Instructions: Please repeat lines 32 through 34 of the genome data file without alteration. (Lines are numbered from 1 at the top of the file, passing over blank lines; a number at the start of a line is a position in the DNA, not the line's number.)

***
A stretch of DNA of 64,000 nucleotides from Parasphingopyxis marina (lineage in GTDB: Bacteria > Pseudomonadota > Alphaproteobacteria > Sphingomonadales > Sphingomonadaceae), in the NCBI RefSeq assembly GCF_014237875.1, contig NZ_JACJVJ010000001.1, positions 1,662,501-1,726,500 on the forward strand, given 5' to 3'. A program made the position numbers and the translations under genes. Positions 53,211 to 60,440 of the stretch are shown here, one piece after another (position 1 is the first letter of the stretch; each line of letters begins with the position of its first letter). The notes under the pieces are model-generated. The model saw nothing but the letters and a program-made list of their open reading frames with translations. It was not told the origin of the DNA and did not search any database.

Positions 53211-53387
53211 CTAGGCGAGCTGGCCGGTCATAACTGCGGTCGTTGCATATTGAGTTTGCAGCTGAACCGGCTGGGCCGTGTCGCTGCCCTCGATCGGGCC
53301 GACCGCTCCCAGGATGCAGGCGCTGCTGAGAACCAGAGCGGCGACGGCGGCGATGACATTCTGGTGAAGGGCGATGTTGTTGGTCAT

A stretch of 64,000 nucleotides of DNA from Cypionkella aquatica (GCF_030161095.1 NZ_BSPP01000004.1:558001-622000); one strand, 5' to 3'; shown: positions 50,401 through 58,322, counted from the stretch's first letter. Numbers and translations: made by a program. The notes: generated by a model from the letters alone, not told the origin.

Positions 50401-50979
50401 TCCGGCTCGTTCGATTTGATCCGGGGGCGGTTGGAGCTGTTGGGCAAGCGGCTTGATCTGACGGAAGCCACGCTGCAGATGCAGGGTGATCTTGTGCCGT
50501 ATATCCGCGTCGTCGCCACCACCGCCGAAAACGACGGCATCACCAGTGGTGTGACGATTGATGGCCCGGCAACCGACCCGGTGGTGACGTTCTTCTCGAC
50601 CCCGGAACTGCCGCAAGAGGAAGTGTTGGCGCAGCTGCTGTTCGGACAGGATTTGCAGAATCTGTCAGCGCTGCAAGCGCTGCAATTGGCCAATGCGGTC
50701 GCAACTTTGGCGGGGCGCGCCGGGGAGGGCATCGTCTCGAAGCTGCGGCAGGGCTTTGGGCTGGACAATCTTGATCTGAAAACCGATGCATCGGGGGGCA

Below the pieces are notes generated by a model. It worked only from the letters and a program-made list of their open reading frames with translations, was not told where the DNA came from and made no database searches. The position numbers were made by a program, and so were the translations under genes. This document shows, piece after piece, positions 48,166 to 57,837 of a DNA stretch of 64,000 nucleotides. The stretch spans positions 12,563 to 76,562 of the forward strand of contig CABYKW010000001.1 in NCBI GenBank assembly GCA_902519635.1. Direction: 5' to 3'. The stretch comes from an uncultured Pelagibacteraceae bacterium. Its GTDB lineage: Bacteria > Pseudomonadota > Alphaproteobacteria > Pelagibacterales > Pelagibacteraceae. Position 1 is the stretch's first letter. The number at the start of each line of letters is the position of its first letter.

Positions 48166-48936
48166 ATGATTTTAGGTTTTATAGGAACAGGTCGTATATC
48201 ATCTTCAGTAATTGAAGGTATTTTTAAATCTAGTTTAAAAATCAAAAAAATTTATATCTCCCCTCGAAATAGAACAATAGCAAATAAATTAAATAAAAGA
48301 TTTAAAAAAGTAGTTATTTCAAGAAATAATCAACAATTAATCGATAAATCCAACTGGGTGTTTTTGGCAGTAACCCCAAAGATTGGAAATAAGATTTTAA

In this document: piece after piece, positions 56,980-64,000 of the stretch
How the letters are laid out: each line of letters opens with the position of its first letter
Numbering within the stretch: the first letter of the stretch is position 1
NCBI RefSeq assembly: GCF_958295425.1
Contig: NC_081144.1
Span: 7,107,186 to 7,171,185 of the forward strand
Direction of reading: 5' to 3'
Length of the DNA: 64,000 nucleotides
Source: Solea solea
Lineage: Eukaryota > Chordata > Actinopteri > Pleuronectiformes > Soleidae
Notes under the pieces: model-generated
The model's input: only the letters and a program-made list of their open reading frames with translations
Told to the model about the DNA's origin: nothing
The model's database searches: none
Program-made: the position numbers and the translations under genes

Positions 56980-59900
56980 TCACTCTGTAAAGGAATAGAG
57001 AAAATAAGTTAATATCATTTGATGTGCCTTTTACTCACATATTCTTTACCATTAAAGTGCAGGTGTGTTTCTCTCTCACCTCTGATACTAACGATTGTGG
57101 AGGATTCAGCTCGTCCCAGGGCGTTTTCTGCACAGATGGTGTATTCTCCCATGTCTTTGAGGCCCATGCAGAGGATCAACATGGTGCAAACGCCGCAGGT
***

56980 TCACTCTGTAAAGGAATAGAG
57001 AAAATAAGTTAATATCATTTGATGTGCCTTTTACTCACATATTCTTTACCATTAAAGTGCAGGTGTGTTTCTCTCTCACCTCTGATACTAACGATTGTGG
57101 AGGATTCAGCTCGTCCCAGGGCGTTTTCTGCACAGATGGTGTATTCTCCCATGTCTTTGAGGCCCATGCAGAGGATCAACATGGTGCAAACGCCGCAGGT